» andy wolf – email@example.com
When I was 16, I got my first tattoo. Luckily, my parents were getting a divorce, so nobody seemed to notice. I eventually got more, each tattoo drawn by myself or my sister.
Each piece was a symbol of an era I felt was important to remember. During the Iraq War, I tattooed my name, Social Security number and blood type to my chest so my remains could be identified in the event I was blown up or executed by potential captors.
I acquired more tattoos: memorials of fallen brothers, battles fought and awards earned. But like any career in life, my military service came to an end. The uniform came off; the skin did not.
The very next week and 20 tattoos later, I made my way to the Kentucky State Police headquarters.
I had acquired an impressive service record in the past few years and had accumulated a large number of hiring points that set me apart from other candidates.
A few hours later, I stormed out, having not only been rejected, but replaced in line by two less-qualified individuals who were out of shape and who had even openly bragged to the rest of the candidates about cheating on the entry exam.
It wasn’t so much they had something I didn’t; it was I had something they didn’t — tattoos below the elbow.
I marked it down as a loss for the KSP and carried on looking for more ink-friendly departments. It wasn’t the end of the world, but it still resonates with me to this day.
We are usually first judged by our appearances. I look pretty “intimidating” until you actually talk to me. Some people wear piercings and get tattoos to stand out, and some get them to remind them of points in their life. Some tattoos are hand-drawn by the ink-bearer, others are unoriginal designs from a wall.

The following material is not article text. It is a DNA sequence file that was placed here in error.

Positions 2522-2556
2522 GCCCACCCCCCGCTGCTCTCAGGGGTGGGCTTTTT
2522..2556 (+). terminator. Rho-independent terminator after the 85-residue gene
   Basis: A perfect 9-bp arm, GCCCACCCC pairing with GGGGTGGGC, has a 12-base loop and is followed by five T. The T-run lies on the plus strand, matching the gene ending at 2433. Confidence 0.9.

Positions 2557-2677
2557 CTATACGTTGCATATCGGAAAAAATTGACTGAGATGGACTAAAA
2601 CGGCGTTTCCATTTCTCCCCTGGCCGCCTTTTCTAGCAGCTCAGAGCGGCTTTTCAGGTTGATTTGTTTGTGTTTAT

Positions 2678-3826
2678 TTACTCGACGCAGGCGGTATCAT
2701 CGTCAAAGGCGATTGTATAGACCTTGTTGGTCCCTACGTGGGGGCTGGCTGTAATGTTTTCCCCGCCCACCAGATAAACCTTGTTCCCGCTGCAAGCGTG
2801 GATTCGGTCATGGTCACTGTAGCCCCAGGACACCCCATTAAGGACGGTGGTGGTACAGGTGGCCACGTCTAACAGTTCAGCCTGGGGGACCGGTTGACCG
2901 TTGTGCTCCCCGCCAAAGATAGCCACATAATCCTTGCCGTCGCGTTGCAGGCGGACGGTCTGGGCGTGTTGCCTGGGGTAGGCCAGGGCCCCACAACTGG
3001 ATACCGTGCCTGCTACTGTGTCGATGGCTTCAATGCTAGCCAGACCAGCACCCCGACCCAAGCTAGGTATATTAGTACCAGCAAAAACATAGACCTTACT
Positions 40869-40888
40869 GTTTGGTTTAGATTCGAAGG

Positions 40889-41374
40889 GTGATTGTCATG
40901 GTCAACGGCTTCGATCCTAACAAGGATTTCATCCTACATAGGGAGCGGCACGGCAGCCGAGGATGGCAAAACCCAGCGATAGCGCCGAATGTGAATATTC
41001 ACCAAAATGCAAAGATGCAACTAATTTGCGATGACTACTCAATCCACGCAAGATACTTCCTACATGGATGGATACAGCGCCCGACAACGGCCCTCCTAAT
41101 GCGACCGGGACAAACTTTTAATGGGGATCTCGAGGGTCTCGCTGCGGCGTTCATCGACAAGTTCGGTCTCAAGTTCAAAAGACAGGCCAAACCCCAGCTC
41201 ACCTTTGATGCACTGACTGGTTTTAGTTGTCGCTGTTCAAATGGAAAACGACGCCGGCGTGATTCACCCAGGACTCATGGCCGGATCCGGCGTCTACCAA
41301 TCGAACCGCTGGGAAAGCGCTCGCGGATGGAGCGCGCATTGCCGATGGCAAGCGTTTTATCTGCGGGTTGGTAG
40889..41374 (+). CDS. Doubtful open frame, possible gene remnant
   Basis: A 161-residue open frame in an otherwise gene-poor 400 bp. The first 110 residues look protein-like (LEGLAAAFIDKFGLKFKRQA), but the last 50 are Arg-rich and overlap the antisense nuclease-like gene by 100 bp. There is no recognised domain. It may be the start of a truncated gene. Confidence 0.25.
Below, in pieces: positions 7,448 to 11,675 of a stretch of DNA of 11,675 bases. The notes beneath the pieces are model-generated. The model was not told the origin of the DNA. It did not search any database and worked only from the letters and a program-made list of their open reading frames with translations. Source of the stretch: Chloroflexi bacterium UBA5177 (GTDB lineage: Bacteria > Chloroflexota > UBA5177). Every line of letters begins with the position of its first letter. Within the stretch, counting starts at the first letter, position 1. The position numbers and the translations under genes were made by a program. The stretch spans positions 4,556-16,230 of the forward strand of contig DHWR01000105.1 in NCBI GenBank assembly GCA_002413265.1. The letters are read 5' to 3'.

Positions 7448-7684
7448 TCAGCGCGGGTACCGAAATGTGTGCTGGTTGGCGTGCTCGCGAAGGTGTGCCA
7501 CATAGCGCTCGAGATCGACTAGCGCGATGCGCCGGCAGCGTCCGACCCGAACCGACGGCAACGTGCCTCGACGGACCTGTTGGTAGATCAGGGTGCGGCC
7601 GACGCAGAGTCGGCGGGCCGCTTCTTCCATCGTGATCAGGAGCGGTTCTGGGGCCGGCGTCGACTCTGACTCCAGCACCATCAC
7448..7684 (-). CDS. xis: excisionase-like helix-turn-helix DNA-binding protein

In a politically-correct society where some people are hired or not hired because of ethnicity, is it so wrong to consider the inkwork needled into the skin of potential candidates, employees or suspects?
While common sense may dictate yes, the resounding answer has and, for quite some time, will continue to be no. When you got that tattoo or piercing, you accepted the responsibility and potential judgment may befall you as a result of it. Is it fair? Probably not. But life isn’t fair, folks. That’s just the way it is.
I wasn’t some kid who just wanted a tattoo. I bore the names and symbols of a time in my life where I can proudly say I stood tall with some of the finest men our country has ever borne and I have no regrets. I’m not the only one.
In previous wars, people wrote about soldiers and “the things they carried.” This generation’s war might as well be called “the skins they carried.”
I accept the potential judgment of a pinup girl bearing my old unit insignia and a sniper rifle. I proudly bear the Latin phrase “Memento Mori” (remember you will die) on my forearm, a reminder of the abuse I suffered as a kid and how only what I do in the present will echo when I am nothing but dust.
When I wake up in the morning and stand in front of the mirror, I see a Combat Infantry Badge — proof I engaged the enemy in close combat — and a tattered American flag to remind me this country is not the same as it used to be.
I know this market makes it even harder to get work. People with real world experience often take a backseat to being hired due to kids with a fresh four-year degree.
The same goes for tattooed and non-tattooed people. Frankly, I know people will be quick to judge me the moment my dress shirt sleeves ride up a little or I have to wear a T-shirt for a physical test.
Someday, someone will take me and be glad they did. After all, my scars prove my worth. TAS